The second day started and ran in the same order as the first. The presentations were grouped around deer habitat, conservation and management. The presentations touched on current issues such as habitat change due to climate change and the associated herd migration, as well as the characteristics of populations in altered habitats. Of this series, the presentations from New Zealand were the most interesting to me, describing research on moose farms. They gave staggering figures coupled with incredible pictures. We also learned that the genetic basis of the best antlered deer herd there comes from Hungarian deer. On this day the presentations went on until 19:30. It was worth watching all of them, because apart from the interesting research topics, we could learn a lot about presentation methods and what makes a good or even bad presentation. I feel that this is useful professional knowledge for us as young and inexperienced lecturers, which we will be able to make use of in the future.
On the third day we went on a study tour. We visited the Kopacs National Park, also known by some as the Amazon of Europe. A diverse floodplain area with all its typical features and an extremely rich birdlife. It was interesting and also nice to hear the National Park staff speaking Hungarian to each other. During our boat trip on the river, I took a number of photos, which will be available to view alongside my report. The next stop on our journey was a winery with a centuries-old history. Here, we were able to taste three batches of the winery's wines while touring the beautifully preserved and actively used historic cellar system on three floors. In the half hour free at the end of the tour, we could feel the creative power of the wine cellar. In this short time, we made more useful contacts with my colleague Balázs than during all the "Coffee breaks" combined. We ended our visit among the vineyards of the wine region. From here we made our way back to Osijek, where we returned to our accommodation in Mohács after a lunch of local specialities. After a quick refreshment and dressing, we headed back to Croatia for the gala dinner. The welcome was very warm. We were introduced to the courses of the dinner. It was pointed out that many of the elements were from Hungarian cuisine, which goes back to its historical past. They spoke with great respect about their Hungarian neighbours. Their dishes were truly reminiscent of the flavours of home. The main attraction, and therefore the most popular dish, was the death juice cooked in four pots over a blazing fire. After tasting it, the Mexican colleague sitting opposite me tipped his authentic hat. The dinner was a very good time. There was plenty on offer. A Croatian folk band arrived, which further enhanced the evening. In addition to the many culinary and cultural stimuli and sources of experience, we also managed to make new professional contacts and acquire new knowledge. At the end of the dinner we returned to Mohács with Balázs, enriched with new experiences, a little tired but in a good mood.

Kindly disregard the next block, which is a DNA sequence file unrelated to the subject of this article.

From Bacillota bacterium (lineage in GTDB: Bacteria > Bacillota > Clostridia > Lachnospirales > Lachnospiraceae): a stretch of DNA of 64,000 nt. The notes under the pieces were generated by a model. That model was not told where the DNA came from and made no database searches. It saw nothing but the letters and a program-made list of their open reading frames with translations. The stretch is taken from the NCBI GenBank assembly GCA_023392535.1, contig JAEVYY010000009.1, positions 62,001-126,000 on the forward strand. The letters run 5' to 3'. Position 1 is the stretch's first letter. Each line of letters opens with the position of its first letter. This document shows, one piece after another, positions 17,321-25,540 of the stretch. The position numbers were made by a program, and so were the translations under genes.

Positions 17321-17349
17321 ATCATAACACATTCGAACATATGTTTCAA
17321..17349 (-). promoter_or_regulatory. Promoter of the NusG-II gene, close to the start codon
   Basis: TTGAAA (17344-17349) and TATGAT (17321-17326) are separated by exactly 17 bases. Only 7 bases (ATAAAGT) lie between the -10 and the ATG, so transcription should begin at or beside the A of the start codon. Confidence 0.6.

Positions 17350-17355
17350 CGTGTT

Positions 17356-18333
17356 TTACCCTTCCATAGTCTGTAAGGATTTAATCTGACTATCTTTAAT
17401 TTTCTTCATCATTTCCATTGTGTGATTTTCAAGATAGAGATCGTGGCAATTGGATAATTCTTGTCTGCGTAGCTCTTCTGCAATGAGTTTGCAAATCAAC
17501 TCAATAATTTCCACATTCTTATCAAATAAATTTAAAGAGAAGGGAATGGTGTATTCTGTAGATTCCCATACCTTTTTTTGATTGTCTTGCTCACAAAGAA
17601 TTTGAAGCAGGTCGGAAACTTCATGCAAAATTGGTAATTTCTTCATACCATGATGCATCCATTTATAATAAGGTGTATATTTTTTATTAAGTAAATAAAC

The fourth day featured presentations on wildlife health. Several studies on deer and roe deer diseases were of interest to me. After the session presentations, the optional trip followed in the afternoon. On this trip we visited less technical and more cultural attractions. We visited Dakovo, where Lipica cattle were bred and selected, and then we got to see the history of the local church. During the bus trip, our guide provided us with a wealth of local history and cultural information. On this occasion, too, the Hungarian past and ties were evident in all areas. Our journey ended at 9:30 in the evening, bringing the conference to a close for us.
On Friday morning, we set off with Balázs, a good man and a new professional friend, well rested and with a lot of new experiences, knowledge and experiences. I hope that in writing my report, in the 8959 characters I have typed so far, I have been able to convey, even if only a little, the professional and cultural experience I have had during these four days. Once again, I would like to thank the Fauna and Flora Foundation for making this possible and for contributing to this life-changing experience.